HERMAN CAIN: It was meant to be informative. The bit on the end, we didn't know whether it was going to be funny to some people or whether they were going to ignore it or whatever the case may be.

BOB SCHIEFFER: Well, let me just tell you it's not funny to me.

Cain then urged young people not to smoke.

HERMAN CAIN: So I'm not--

BOB SCHIEFFER: It's not a cool thing to do.

HERMAN CAIN: It was not a cool thing to do.

BOB SCHIEFFER: The campaign rolled on with first one, then another candidate climbing to the top of the polls. Congress didn't accomplish much of anything except record low approval ratings. And most of the problems we had at the beginning of the year are still with us. With a year like that, how could anyone predict what next year will bring?


BOB SCHIEFFER: Not to worry. We'll try as we bring together our correspondents to review the past and look to the future because this is FACE THE NATION.

ANNOUNCER: From CBS News in Washington, FACE THE NATION with Bob Schieffer.

BOB SCHIEFFER: Well, good morning again and welcome to FACE THE NATION and our annual CBS News correspondent roundtable. Joining me here in the studio, chief White House correspondent Norah O'Donnell, political director John Dickerson, congressional correspondent Nancy Cordes, national security correspondent David Martin, and justice and homeland security correspondent Bob Orr. In New York, our senior business correspondent Anthony Mason and in London correspondent Elizabeth Palmer.

Elizabeth, I'm going start with you because one of the most dramatic moments on FACE THE NATION this year was when Egypt suddenly erupted, everything was in turmoil there. And when we switched to you here's what happened.

ELIZABETH PALMER (January 30, 2011): There's reason to-- to believe that the looters are un-uniformed police who have kept their weapons and turned into thugs. And in fact it maybe--

(Plane flying close by overhead)

BOB SCHIEFFER: You were not dive bombed as it turned out, Elizabeth. They were just flying over for show. But how is it these days in-- in Egypt? We know what happened that day. Where are we today in that part of the world?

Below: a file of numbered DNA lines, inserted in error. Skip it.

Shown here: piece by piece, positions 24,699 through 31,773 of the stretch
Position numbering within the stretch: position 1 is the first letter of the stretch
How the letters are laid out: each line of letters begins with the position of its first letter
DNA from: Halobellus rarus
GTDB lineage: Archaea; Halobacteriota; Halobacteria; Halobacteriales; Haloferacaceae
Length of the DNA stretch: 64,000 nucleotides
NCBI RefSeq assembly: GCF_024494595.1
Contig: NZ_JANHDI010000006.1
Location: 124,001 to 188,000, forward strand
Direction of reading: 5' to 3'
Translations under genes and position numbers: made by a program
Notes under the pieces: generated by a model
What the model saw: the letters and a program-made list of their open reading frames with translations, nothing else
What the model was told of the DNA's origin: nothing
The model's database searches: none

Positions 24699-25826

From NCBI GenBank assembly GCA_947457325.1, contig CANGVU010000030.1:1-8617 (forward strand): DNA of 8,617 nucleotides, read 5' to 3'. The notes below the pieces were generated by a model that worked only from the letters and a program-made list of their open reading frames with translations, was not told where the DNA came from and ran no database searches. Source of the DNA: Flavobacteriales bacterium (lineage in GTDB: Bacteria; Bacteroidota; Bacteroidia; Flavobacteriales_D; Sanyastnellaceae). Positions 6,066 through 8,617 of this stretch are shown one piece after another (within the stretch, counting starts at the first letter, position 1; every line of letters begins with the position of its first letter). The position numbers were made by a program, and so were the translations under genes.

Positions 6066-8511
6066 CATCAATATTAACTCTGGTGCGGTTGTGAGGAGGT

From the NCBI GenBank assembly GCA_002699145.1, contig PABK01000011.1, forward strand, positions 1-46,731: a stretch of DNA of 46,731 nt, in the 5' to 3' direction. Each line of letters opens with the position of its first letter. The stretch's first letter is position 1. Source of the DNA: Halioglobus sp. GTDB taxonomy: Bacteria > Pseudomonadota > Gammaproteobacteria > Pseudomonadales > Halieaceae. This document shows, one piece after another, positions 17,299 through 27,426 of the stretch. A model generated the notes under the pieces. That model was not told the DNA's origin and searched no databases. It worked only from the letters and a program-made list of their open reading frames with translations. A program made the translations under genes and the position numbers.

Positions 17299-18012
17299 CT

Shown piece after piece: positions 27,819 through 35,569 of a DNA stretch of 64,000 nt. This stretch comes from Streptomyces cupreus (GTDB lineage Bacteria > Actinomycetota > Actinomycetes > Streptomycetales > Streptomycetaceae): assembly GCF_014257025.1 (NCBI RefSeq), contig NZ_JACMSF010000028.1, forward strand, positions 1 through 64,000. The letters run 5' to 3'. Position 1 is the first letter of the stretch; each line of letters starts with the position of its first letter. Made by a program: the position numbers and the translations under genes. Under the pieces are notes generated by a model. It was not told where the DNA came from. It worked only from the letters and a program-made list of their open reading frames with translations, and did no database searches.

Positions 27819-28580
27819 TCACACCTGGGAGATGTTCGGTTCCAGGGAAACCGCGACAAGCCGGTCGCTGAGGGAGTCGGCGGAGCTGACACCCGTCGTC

ELIZABETH PALMER (correspondent): Well, shortly after that incident, Mubarak was forced to step down. And since then Egypt has been lurching very uncertainly toward electing a government. But the problem is the military doesn't really want to let go of power. So we've had round after round of violence and-- and-- and chaos really. And the big winners so far are the Islamists, the political party representing the Muslim-- Muslim religion are--look-- set to form the next government. So it's highly unstable.

BOB SCHIEFFER: Bob Orr, the biggest story of the year in my view was the killing of Osama bin Laden. How is the war on terror these days?

BOB ORR (Justice & Homeland Security Correspondent): Well, that was a game-changer when it comes to core al Qaeda, Bob. The network put together by bin Laden and Ayman al-Zawahiri over a decade ago was pre-eminent in planning attacks against the West. Getting bin Laden was crucial if this country was going-- going to bring down al Qaeda. And I think now we can say, we can start to envision the death throes of the core part of that network. That's all good news. Core al Qaeda is probably not capable of a 9/11-style attack anymore. But the bad news is this ideology has kind of flattened out and moved across a number of continents. So we have hot spots in Yemen, hot spots in Somalia and North Africa. So the threat goes on. It's just a little different.